The Master of Mantises

May 17, 2017
Bugging Out

Dr. Gavin Svenson of the Cleveland Museum of Natural History


Dr. Gavin Svenson is the Curator of Invertebrate Zoology and the Assistant Director of Science at the Cleveland Museum of Natural History.

What's that mean?

It means he loves bugs, and he's doing some pretty cool things in evolutionary research. He describes new species, and is the curator of the largest praying mantis collection in the Western Hemisphere. His work is so well respected that the Smithsonian sent their praying mantis collection to him for safe-keeping and research.

But that's not all he does. Dr. Svenson runs a research lab in entomology and oversees the invertebrate zoology collection. His specialty is in evolutionary biology, and he is responsible for finding funding, overseeing PhD and undergraduate students, and participating in field work. He also does his own core research and teaches at Case Western Reserve University.

"This is why I got into this career," he said. "Because every day is different."

He's an interesting guy, and we wanted to find out more about him and what brought him here to Cleveland. Here's what he had to say.

What got you interested in praying mantises?

Praying mantises are an incredible group of insects that have diversified and done all sorts of crazy adaptation in the environment to look like different plants and behave differently, and there's just a lot to look at within this group.

Through chance and circumstance, I ended up doing graduate work at Brigham Young University in Utah. And that was because I linked up with a guy who's a professor out there who used to be a graduate student where I was going to college. His whole research area was something I really thought was interesting, and I'd always been interested in praying mantises, specifically. When I got out there, he had just got a major National Science Foundation grant to do the evolutionary history of all insects. One of the groups that had no information on it was praying mantis. So I basically said, "That's mine. I want that."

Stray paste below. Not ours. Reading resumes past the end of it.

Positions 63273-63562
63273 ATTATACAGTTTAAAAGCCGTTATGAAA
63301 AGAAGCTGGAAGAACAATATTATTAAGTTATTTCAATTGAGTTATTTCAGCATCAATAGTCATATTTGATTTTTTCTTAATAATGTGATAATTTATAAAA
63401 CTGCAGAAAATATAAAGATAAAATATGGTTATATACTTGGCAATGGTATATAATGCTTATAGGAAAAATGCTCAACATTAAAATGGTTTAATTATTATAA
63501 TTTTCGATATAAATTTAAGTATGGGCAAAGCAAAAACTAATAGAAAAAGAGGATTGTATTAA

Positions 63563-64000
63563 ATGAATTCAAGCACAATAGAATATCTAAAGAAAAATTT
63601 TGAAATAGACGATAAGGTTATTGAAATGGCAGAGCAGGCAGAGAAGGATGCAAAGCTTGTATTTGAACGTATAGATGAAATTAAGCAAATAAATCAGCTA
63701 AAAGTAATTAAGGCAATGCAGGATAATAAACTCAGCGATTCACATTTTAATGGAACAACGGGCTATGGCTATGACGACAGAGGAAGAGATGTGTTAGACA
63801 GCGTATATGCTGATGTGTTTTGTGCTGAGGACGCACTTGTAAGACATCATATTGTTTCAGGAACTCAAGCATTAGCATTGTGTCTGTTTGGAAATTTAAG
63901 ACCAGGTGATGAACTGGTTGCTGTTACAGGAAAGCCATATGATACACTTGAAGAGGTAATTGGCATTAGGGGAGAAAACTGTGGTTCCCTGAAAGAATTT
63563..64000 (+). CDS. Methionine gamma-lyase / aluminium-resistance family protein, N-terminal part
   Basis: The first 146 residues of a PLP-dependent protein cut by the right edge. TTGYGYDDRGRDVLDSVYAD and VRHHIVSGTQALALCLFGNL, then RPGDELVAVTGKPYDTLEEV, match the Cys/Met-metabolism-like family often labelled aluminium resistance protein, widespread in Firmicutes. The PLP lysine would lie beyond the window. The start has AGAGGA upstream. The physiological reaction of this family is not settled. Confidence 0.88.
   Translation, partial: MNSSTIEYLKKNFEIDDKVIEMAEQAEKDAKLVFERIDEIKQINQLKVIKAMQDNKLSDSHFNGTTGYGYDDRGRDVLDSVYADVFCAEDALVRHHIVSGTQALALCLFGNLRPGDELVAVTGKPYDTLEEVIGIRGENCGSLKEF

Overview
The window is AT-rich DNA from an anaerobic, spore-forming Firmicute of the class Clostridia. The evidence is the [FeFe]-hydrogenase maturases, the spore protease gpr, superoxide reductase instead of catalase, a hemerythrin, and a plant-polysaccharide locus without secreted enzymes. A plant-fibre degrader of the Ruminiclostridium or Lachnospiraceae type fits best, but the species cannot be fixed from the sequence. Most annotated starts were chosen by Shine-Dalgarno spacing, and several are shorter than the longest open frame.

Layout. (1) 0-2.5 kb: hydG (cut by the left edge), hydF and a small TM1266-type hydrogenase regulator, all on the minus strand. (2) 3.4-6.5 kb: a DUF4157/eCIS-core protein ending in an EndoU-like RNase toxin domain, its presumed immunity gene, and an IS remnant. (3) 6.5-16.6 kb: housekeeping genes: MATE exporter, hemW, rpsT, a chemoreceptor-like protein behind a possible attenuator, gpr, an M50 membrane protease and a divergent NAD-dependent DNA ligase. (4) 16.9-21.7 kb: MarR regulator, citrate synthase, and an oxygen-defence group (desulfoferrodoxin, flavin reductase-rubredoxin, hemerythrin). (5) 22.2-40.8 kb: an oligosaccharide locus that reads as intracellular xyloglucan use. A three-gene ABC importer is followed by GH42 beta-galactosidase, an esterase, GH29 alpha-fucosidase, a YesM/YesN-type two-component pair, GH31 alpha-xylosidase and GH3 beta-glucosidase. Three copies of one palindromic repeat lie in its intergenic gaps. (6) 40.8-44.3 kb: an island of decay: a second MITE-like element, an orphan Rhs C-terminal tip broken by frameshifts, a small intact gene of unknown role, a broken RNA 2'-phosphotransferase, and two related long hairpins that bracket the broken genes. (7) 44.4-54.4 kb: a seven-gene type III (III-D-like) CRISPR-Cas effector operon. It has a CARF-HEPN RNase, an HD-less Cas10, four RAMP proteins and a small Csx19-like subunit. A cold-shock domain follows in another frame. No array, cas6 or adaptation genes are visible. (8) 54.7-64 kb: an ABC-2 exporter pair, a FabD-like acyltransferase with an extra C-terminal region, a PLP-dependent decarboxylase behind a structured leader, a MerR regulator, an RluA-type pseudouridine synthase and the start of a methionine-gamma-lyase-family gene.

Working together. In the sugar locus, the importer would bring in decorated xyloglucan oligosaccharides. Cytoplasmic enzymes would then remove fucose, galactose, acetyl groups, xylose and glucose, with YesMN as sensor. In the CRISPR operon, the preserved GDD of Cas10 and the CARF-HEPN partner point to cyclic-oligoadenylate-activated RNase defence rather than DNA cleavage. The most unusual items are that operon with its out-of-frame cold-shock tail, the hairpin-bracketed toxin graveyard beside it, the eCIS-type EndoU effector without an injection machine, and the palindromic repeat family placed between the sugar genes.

What do you like about Cleveland?

I came here in February, 2012, so a little over five years ago, and I didn't know what to think. I grew up in Chautauqua Lake, New York, so I love this weather. And I lived out west, in Utah, and I lived in New Mexico. The climate is so much better here. I like seasonal change, I like winter, I like spring and fall.

I just didn't know what the city was like, and what my wife and I would find. What we found was something that just really fit well with raising kids and having a family. I really, really like the size of this city. I live in the eastern suburbs, and my commute is under 20 minutes. I don't have to get on the highway. I never have to face traffic.

I've spent years and years and years going from natural history museum to natural history museum doing research. Nowhere on planet Earth is there a natural history museum adjacent to a university, next to an art museum, next to one of the best orchestras on the planet, next to a history center, next to Cleveland Institute of Art. This doesn't exist anywhere else. It just doesn't happen. So it's really, really unique.